February 27, 2017
Earlier this month I wrote about my “crunchy vegetable” phase of cooking back in the 1970’s. One of the dishes I was reacting to was my mother’s green beans with tomato sauce and bacon. Honestly, though, I can’t tell you why. It was, bar none, my favorite vegetable dish growing up. Why, when I started cooking in my late teens, I thought I could make it better by cooking the beans until they were just crunchy is beyond me.
Chalk it up to youthful indiscretion.
Americans served a lot of mushy vegetables back then, no doubt, but the reaction shouldn’t be to turn every vegetable crunchy. But I was just learning to cook and had a lot to learn, not only about technique, but about understanding the essence of a dish.
The essence of this dish is the silky texture (most definitely not mushy) of the beans cooked for a couple of hours in tomato sauce. The textural change is accompanied by a flavor change that is unobtainable by quickly cooking the ingredients.
It’s actually pretty difficult to turn these beans mushy unless you boil them too long before adding them to the tomato sauce. The tomato sauce reacts with the beans to somehow inhibit the development of mushiness. I’m not sure, but it think it might be the acid in the tomatoes.
That first four minute boil is critical, however. One time, thinking I could eliminate a step, I tried putting the cut up beans in the sauce without parboiling them first. Mistake! Four hours later the beans were still not cooked properly!
Green beans cooked in tomato sauce is a classic Italian combination. The use of bacon clearly signals that this is Italian-American, however. Italian recipes might use pancetta but not bacon. Smoked foods are uncommon in traditional Italian cuisine. The few that appear really stand out.
Pancetta and bacon are made from the same cut, pork belly. Both are cured but only bacon is smoked. Although I’ve made other versions of green beans in tomato sauce that are traditional Italian, rather than Italian-American, I keep coming back to this one as my favorite.
Green Beans with Tomato Sauce and Bacon
These long-simmered green beans in tomato sauce with bacon are an Italian-American favorite. The long, slow cooking is really essential to achieving the right texture and flavor. Although I've specified the amount of water in cups, when cooking with tomato paste my mother always measured water by the can. This dish would have had five tomato paste cans of water. She didn't quite fill them to the top so each can held about 5 1/2 ounces of water, or a little over three cups total. You may need to add more water, or to boil some away, to get a thick sauce.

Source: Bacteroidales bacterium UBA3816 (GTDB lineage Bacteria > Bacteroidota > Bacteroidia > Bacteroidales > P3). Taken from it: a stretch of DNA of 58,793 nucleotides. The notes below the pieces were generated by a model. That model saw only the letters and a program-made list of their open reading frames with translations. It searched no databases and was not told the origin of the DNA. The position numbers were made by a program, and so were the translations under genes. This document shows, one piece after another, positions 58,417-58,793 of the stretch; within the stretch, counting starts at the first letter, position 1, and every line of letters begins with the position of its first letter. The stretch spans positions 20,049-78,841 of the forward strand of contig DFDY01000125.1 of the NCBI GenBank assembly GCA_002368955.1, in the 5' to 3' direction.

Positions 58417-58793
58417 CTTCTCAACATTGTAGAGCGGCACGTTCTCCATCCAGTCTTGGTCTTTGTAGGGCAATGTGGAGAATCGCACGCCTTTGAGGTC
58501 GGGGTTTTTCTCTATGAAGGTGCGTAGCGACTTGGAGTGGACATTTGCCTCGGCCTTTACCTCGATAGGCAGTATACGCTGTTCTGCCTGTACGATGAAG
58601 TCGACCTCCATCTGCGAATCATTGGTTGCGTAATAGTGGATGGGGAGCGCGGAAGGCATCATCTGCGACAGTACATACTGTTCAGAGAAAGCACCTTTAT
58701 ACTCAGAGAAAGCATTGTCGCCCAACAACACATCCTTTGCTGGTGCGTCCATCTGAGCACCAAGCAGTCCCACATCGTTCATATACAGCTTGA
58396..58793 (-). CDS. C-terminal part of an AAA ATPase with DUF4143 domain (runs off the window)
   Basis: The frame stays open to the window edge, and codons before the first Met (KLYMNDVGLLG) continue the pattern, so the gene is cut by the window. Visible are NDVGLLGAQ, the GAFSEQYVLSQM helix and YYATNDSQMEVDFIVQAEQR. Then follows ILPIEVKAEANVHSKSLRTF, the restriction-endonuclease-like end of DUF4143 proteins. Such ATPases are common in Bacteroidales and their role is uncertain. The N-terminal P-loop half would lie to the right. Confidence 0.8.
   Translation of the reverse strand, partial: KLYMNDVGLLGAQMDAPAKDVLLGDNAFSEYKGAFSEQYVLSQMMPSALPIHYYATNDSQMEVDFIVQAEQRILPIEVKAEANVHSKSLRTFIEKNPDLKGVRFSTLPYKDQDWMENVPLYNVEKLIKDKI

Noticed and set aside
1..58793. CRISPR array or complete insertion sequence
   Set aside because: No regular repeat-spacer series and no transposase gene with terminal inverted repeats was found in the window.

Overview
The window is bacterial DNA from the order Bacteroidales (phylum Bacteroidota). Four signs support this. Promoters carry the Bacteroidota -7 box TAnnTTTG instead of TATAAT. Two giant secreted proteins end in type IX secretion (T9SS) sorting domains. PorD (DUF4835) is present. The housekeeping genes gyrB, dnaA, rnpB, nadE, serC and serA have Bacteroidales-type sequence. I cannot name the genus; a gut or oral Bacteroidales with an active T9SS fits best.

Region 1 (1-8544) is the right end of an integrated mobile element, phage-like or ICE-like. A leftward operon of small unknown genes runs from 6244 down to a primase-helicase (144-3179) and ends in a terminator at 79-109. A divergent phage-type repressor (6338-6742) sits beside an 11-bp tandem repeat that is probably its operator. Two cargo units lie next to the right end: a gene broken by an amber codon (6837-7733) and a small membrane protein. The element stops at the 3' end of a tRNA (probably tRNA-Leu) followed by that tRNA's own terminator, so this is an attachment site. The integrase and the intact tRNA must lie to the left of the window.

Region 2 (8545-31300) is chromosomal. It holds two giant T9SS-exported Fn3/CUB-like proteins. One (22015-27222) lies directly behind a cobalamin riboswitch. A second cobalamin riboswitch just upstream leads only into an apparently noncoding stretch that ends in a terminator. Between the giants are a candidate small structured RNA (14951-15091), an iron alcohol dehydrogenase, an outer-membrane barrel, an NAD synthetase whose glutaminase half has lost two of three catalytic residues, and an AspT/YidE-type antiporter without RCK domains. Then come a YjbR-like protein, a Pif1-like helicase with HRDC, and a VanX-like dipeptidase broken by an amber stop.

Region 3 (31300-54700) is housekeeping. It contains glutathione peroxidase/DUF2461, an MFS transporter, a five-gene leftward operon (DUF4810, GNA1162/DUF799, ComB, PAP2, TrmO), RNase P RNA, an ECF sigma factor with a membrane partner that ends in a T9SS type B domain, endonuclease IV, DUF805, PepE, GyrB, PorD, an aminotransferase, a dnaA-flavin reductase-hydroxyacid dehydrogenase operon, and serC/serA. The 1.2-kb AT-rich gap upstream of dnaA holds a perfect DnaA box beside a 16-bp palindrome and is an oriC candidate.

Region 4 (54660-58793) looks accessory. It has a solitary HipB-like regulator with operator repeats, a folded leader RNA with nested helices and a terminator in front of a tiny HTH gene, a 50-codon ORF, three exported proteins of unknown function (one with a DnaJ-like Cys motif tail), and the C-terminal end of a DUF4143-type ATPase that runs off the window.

Cut the bacon into matchstick-sized pieces.
In a heavy-bottomed pot, large enough to ultimately hold the beans, gently sauté the bacon until golden brown.
Add the minced garlic to the bacon and bacon drippings and sauté until fragrant and just beginning to turn golden, about one minute.
Add the tomato paste and sauté until it turns a shade darker and smells sweet.
Add the water, stirring to combine. Cover and bring to a boil.
Reduce to a simmer. Add salt, freshly ground black pepper to taste, oregano and sugar. Simmer, partially covered, for 45-60 minutes, stirring occasionally.
Meanwhile, cut the tips off the beans at a diagonal. Cut the beans into pieces about 2 to 2 ½ inches long, also on the diagonal.
Wash the beans in several changes of cold water. Cover with water and allow the beans to soak for 15 to 20 minutes, to fully plump up with water before cooking.
Bring a large pot of heavily salted water (at least 4 quarts of water and ¼ cup of salt) to a boil.
Drain the beans, add to the boiling water, and return to a boil as quickly as possible.
Boil until the beans are just beginning to get tender, approximately 4 minutes. They will cook much longer in the sauce so be careful not to overcook them at this point.
Drain the beans and add to the tomato sauce, which should have been cooking for 45-60 minutes by this point.
Simmer until the beans are silky, but not mushy. This can take 2 hours, plus or minus. Go by texture, not time. The beans should be silky but still have some body.
Taste once or twice while cooking and adjust salt, pepper and, if you wish, oregano.
You can make the sauce and partially cook the beans in advance. After the beans have been boiled, quickly chill them in a bowl of ice water. Cool the cooked sauce to room temperature. Drain and add the partially cooked beans to the sauce. Refrigerate until ready to complete cooking.
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